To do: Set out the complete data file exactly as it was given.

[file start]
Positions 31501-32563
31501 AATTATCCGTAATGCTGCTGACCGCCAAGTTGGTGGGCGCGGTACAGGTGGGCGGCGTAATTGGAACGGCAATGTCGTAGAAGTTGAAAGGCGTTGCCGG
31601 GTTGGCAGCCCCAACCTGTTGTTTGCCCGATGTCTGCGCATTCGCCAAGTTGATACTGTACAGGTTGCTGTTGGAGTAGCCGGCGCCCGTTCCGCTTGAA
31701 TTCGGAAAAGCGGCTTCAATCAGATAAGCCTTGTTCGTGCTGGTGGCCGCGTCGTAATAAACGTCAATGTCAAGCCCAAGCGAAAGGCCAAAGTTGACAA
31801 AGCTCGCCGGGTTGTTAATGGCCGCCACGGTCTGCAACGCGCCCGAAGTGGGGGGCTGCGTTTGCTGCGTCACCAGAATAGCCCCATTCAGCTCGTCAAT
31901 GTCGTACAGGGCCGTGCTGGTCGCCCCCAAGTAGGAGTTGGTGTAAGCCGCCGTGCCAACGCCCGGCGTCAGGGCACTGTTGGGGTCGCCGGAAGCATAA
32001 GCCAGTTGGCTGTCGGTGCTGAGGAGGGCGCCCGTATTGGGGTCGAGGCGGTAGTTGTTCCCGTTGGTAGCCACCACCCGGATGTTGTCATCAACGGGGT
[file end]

Positions 31501-32563
31501 AATTATCCGTAATGCTGCTGACCGCCAAGTTGGTGGGCGCGGTACAGGTGGGCGGCGTAATTGGAACGGCAATGTCGTAGAAGTTGAAAGGCGTTGCCGG
31601 GTTGGCAGCCCCAACCTGTTGTTTGCCCGATGTCTGCGCATTCGCCAAGTTGATACTGTACAGGTTGCTGTTGGAGTAGCCGGCGCCCGTTCCGCTTGAA
31701 TTCGGAAAAGCGGCTTCAATCAGATAAGCCTTGTTCGTGCTGGTGGCCGCGTCGTAATAAACGTCAATGTCAAGCCCAAGCGAAAGGCCAAAGTTGACAA
31801 AGCTCGCCGGGTTGTTAATGGCCGCCACGGTCTGCAACGCGCCCGAAGTGGGGGGCTGCGTTTGCTGCGTCACCAGAATAGCCCCATTCAGCTCGTCAAT
31901 GTCGTACAGGGCCGTGCTGGTCGCCCCCAAGTAGGAGTTGGTGTAAGCCGCCGTGCCAACGCCCGGCGTCAGGGCACTGTTGGGGTCGCCGGAAGCATAA
32001 GCCAGTTGGCTGTCGGTGCTGAGGAGGGCGCCCGTATTGGGGTCGAGGCGGTAGTTGTTCCCGTTGGTAGCCACCACCCGGATGTTGTCATCAACGGGGT